BEIJING (Reuters) - China’s steel companies are banking on rising demand in 2020 for high-end, and higher priced, specialty metal products for use in new infrastructure projects to revive an economy that was already slowing before the recent coronavirus outbreak.
As much as 2.8 trillion yuan ($396.75 billion) of local government bonds have been pledged for metal-intensive projects designed to stimulate economic growth, including new light rail systems, energy grid upgrades and an accelerated roll-out of 5G network installations.
Li Xinchuang, chairman of the China Metallurgical Industry Planning and Research Institute (CMIPRI), a government think-tank, expects new infrastructure projects to increase direct demand of specialty steel products by around 33 million tonnes this year, or roughly the annual output of Brazil, the ninth-largest steel producer. Li did not give a 2019 figure.
However, the China Special Steel Enterprises Association, which uses a stricter definition of specialty steel, said output in 2019 was roughly 12% of the China’s crude steel production of 980 million tonnes or about 118 million tonnes. China is the world’s biggest steel maker, with 1.2 billion tonnes of steel product output in 2019.
“The new infrastructure projects require more high performance and value-added steel,” Li said last week. “They not only call for the structure, but also function of steel products.”
Specialty steel includes products with other metals content and a different proportion of carbon that require additional smelting and processing and have higher physical performance than normal steel products such as rebar used in construction.
The products include items such as L-shaped, or angle, steel as well as electrical steel, an alloy that includes small amounts of silicon and is used to reduce power losses in electrical equipment such as transformers.
L-section steel averages about 4,000 yuan per tonne compared to about 3,350 yuan for rebar.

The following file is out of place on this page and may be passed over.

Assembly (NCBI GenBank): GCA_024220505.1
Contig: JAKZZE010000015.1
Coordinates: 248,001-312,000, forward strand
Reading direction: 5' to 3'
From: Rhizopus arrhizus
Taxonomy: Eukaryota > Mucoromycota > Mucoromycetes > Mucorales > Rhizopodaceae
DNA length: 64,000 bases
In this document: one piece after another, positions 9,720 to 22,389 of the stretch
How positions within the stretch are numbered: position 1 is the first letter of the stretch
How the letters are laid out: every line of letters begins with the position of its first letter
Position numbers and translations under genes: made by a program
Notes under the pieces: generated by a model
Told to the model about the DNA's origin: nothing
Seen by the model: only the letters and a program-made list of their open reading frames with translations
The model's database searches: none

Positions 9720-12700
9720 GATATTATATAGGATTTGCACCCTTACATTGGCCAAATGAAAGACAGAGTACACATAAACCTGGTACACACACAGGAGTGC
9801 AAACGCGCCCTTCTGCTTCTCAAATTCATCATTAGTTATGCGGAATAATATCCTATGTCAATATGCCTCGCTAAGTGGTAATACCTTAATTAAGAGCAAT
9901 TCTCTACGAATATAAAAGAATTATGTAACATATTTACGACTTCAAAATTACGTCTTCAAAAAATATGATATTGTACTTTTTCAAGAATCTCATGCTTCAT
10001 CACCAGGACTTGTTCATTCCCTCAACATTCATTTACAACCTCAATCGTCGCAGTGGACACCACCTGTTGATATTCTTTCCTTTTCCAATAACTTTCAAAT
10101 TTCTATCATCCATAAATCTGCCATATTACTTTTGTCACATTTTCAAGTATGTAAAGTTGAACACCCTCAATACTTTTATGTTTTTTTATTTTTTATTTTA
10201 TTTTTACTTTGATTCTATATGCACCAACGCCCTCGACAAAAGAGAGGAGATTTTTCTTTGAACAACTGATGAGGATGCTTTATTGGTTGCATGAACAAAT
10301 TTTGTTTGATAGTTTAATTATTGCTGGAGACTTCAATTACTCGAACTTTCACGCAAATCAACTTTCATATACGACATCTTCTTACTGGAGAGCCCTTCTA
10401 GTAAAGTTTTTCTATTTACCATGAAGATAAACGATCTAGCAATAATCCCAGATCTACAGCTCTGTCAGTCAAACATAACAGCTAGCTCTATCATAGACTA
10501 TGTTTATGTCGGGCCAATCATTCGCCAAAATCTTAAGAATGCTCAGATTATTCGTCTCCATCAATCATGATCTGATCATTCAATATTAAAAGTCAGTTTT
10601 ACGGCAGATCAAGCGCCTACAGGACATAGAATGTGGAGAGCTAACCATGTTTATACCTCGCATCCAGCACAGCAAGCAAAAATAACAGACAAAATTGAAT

State Grid Corp of China, the country’s power grid operator, aims to spend 181.1 billion yuan in 2020 on projects that include extending its ultra-high voltage (UHV) network that requires specific steel grades, while China Mobile plans to build around 200,000 steel-intensive 5G base stations this year.
A spokesman for China’s second-biggest steel producer HBIS Group said it expects to sell around 30,000-40,000 tonnes of L-section special steel per month as the UHV projects ramp up later in 2020.
UHV projects will also prop up demand for high-grade electrical steel, according to Kevin Bai, an analyst with CRU metals consultancy in Beijing.
High-grade electrical steel, which requires specialized technology to manufacture, is mainly produced by bigger mills like Baoshan Iron & Steel Co Ltd and Beijing Shougang Co Ltd.
While specialty products are forecast to increase because of the infrastructure push, the consumption of traditional product like rebar and hot-rolled steel will also help prop up the sector.
“Some ‘new infrastructure’ are existing steel applications, not completely new,” said He Ming, an analyst from Wood Mackenzie, citing intercity rails and urban transport.
China aims to nearly double its urban railway track this year and also increase its high-speed rail network, its state council said. The National Development and Reform Commission, the top economic planner, has approved 17 railway projects since the second half of 2019.
Still, the broader slowdown in China will reduce overall steel demand.
The CMIPRI’s Li forecasts Chinese consumption will drop by at least 5% this year.
China made 167.1 million tonnes of steel products in the first two months of 2020, down 3.4% from a year earlier.
Reporting by Min Zhang and Shivani Singh; Editing by Gavin Maguire and Christian Schmollinger
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